I had a recent exchange of messages with Jennifer Haigh, a very accomplished author whose critically acclaimed novel, Faith (Harper, 2011), kept me sleep deprived for a couple of nights. It’s a book, of fiction, but for me, the fiction was painfully familiar. It is the story of Father Art Breen, a Boston priest accused of sexual abuse. Cast under a cloud of abuse of another sort – a vague state of priestly limbo called “administrative leave” – Father Art descends into despair as the Archdiocese “investigates” (aka “settles”) the claim.
Father Art’s skeptical younger sister, Sheila McGann, returns to Boston to launch an investigation of her own while younger brother Mike, a police officer, has “already convicted his brother in his heart.” The Archdiocese simply discards its tainted priest and moves on. The book has some surprises, which I won’t reveal, but no one among my family or friends would read it. “The anger and hurt are still too close,” they said.
Some of their anger is at me for not simply caving in. “If you just took the deal,” they say, “you would have been free twenty years ago.” More of their anger is at the accusers who they know, with a moral certainty, rode their wave of priestly scandal all the way to the bank, aided and abetted by the activists and lawyers who were recently unmasked in “David Clohessy Resigns SNAP in Alleged Lawyer Kickback Scheme.”
There is plenty of righteous anger to go around. . Just after that post was published, a priest-friend said it made him very angry. He has never been the subject of an accusation, but having seen the lives of too many priests destroyed, he has become keenly aware of how David Clohessy and others in SNAP exploited accusations under the guise of “survivor support.”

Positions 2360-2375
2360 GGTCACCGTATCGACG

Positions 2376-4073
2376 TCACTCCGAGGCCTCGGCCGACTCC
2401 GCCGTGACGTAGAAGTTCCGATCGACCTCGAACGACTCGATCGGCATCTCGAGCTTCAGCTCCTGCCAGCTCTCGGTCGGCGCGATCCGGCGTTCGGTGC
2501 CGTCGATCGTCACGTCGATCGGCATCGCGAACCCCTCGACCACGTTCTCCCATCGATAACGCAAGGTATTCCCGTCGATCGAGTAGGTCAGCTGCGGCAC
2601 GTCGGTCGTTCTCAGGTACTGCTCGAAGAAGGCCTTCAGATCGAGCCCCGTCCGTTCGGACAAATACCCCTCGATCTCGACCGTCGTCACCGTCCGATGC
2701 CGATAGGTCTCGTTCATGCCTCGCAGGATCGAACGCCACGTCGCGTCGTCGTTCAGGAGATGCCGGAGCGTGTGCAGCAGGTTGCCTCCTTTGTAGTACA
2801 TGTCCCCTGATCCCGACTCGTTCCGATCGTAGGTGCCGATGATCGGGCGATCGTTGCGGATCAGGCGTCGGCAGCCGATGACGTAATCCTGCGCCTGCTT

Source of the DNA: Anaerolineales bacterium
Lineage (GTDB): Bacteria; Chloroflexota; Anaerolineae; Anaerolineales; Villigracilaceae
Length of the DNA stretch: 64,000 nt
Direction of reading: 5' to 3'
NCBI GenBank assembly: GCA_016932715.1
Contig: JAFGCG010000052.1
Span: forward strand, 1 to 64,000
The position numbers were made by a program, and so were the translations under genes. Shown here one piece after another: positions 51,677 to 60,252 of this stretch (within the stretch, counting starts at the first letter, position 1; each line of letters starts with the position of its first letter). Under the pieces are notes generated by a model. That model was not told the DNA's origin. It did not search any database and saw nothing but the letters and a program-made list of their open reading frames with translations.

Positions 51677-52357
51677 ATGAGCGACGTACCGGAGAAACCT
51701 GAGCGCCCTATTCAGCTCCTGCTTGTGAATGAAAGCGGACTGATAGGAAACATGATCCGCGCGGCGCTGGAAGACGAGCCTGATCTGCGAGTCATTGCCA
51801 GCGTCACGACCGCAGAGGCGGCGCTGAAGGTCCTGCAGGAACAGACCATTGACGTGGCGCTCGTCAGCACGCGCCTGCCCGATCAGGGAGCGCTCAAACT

My priest-friend’s most deeply felt anger, however, was not at SNAP or new revelations of lawyer kickback schemes. He said he is most angry with the Catholic bishops of the United States who invited the agendas of David Clohessy and others from SNAP to dictate policies like the 2002 “Dallas Charter.” He is angry about the great harm it has inflicted on due process, on restorative justice, and what we described in a powerful guest post here at These Stone Walls: “On the Fatherhood of Bishops with Disposable Priests.”
Jennifer Haigh’s Faith was a Kirkus Review Book of the Year. It collects all of this multifaceted Catholic anger, and even redirects some of it using a surprising source having more to do with the book’s title than the lurid scandal it portrays. No one is spared – not the Church bureaucrats, nor the scandal-hungry media, nor the agenda-driven activists, nor even the Catholic faithful unable to cross entrenched lines to reach a good priest in a state of collapse. I read Faith in two days, and couldn’t put it down. At one point, I discovered that my teeth hurt, and realized that they had been tightly clenched during several hours of reading. My family and friends were right. The anger and hurt are still too close.
This is not a book for those who require that their priests be flawless. By now, I think, most of us are beyond that. A pedestal is a very hard place upon which to keep one’s balance. Besides, our new found humility befits a priest far better than the pompous clericalism that lent itself to scandal. Jennifer Haigh told me that among all the characters of all her books, she thinks about “Father Art” the most. It conveyed to me how very much a priest needs friends who truly know him.
Spero News columnist Rev. Gordon J. MacRae writes weekly for the award-winning social justice site, TheseStoneWalls.com



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